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Commentary and Analysis Regarding Colorado Law

Governor Polis’ Safer-at-Home Oder and Implications for Employers and Restaurants

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UPDATE: On June 1, 2020, Governor Polis issued an updated Executive Order, linked here, that extended the Safer-at-Home phase of the states COVID-19 pandemic response for thirty (30) days. That Order now only recommends rather than directs employers to accommodate employees with childcare needs or that live with a Vulnerable Individual. That Order also encourages Coloradans to explore the vast outdoors while practicing social distancing and wearing a face covering. In addition to this extended Order, the restaurant guidelines, although forbidding bars to open, has evolved based upon a loophole that a few bars and breweries have found. If a bar or brewery has a restaurant license and offers food items it can reopen. However, if a bar or brewery reopens under its restaurant license it must also follow the restaurant guidelines. Further discussion on bars and breweries reopening can be found here.


On April 27, 2020, Governor Polis issued an Executive Order, linked here, that transitioned the state from Stay-at-Home to Safer-at-Home in response to the COVID-19 pandemic. The Safer-at-Home Executive Order is one of three governmental response levels meant to protect public health. The three levels are Stay-at-Home, Safer-at-Home, and Protect-Our-Neighbors. A graphic of the levels can be found here. Each level provides differing business closures, testing requirements, and permitted density of gatherings based upon the prevalence of the virus in the state. The Governor will monitor the virus and shift his Orders accordingly. On May 25, 2020, Governor Polis extended the April 27, 2020, Executive Order, which was set to expire on May 27, 2020, to June 1, 2020. The extended Executive Order can be found here.

The Safer-at-Home Executive Order outlines a number of measures to allow certain Coloradans to return to work, while maintaining sustainable levels of social distancing. The Order extends the closure of schools for in-person learning to the end of the 2019-2020 school year. The Order directs Vulnerable Individuals to continue to stay at home and prevents employers from mandating their attendance at their physical work place. The Order defines Vulnerable Individuals as individuals 65 years or older, individuals with chronic lung disease or moderate to severe asthma, individuals who have serious heart conditions, individuals who are immunocompromised, pregnant women, and individuals determined to be high risk by a licensed healthcare provider. The Order also directs employers to make accommodations for employees with childcare responsibilities or who live with Vulnerable Individuals. The Colorado Civil Rights Commission, Department of Regulatory Agencies, and Colorado Department of Public Health and Environment jointly issued a guidance document as it relates to the Order and Vulnerable Individuals, which can be found here.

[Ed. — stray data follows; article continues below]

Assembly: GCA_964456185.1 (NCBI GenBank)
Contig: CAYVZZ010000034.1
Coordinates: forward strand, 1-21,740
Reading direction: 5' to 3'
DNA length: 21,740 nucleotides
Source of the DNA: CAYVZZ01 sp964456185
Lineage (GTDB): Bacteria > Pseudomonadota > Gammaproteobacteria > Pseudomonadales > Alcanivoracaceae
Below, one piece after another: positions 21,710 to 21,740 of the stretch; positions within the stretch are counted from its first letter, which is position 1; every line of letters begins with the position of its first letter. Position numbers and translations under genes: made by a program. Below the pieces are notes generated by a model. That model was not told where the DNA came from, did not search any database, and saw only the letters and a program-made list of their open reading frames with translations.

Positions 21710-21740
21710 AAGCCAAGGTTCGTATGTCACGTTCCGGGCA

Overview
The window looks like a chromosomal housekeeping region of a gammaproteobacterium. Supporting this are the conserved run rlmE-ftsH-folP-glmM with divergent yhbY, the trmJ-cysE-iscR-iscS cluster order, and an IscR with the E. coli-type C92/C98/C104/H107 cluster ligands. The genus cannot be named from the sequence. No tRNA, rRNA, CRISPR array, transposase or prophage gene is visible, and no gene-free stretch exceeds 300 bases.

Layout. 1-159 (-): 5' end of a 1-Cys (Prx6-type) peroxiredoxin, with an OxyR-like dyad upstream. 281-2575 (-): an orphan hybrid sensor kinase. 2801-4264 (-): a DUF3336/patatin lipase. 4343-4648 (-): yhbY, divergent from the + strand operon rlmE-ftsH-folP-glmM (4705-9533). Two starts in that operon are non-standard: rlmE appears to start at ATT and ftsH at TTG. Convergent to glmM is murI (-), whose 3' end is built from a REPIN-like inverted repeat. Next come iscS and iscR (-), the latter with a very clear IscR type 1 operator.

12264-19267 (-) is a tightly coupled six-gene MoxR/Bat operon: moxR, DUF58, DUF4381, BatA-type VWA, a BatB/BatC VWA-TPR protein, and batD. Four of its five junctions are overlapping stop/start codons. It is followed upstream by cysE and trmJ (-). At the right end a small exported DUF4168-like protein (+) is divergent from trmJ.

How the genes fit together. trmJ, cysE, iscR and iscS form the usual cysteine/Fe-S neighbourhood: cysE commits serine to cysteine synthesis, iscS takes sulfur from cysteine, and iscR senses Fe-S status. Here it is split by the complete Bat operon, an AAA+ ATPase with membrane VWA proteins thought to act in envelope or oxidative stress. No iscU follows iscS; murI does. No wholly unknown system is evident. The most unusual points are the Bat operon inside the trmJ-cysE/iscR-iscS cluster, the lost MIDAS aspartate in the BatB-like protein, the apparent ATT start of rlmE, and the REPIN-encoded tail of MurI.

The Order advises Coloradans to wear non-medical masks whenever they are in public. It prohibits gatherings of more than ten people in any public places. It also permits certain non-critical commercial and retail businesses to begin operating. Noncritical commercial businesses and retailers are required to only have 50% of their employees at the business at any given time. A list of noncritical commercial businesses and retailers can be found on page seven and Appendix F of Public Health Order 20-28 found here. The May 25, 2020, extension of the Safer-at-Home Executive Order also now permits restaurants, but not bars, to open for dine-in services starting May 27, 2020. The guidelines for opening of restaurants can be found here. The guidelines provide numerous restrictions on restaurants, including but not limited to, operating at 50% of the building code capacity with no more than 50 people at any given time, limiting parties to no more than eight, requiring patrons to wait for a table off the premises, encouraging outdoor dining, and seating patrons from different groups six feet apart. The guidelines also requires employees to continually wear masks, for restaurants to consider limiting their menus to promote social distancing in the kitchen, and for staff to take home all belongings at the end of their shifts.

            The attorneys at Lyons Gaddis are continually monitoring the government’s response to COVID-19 and are available to provide assistance through this difficult time.

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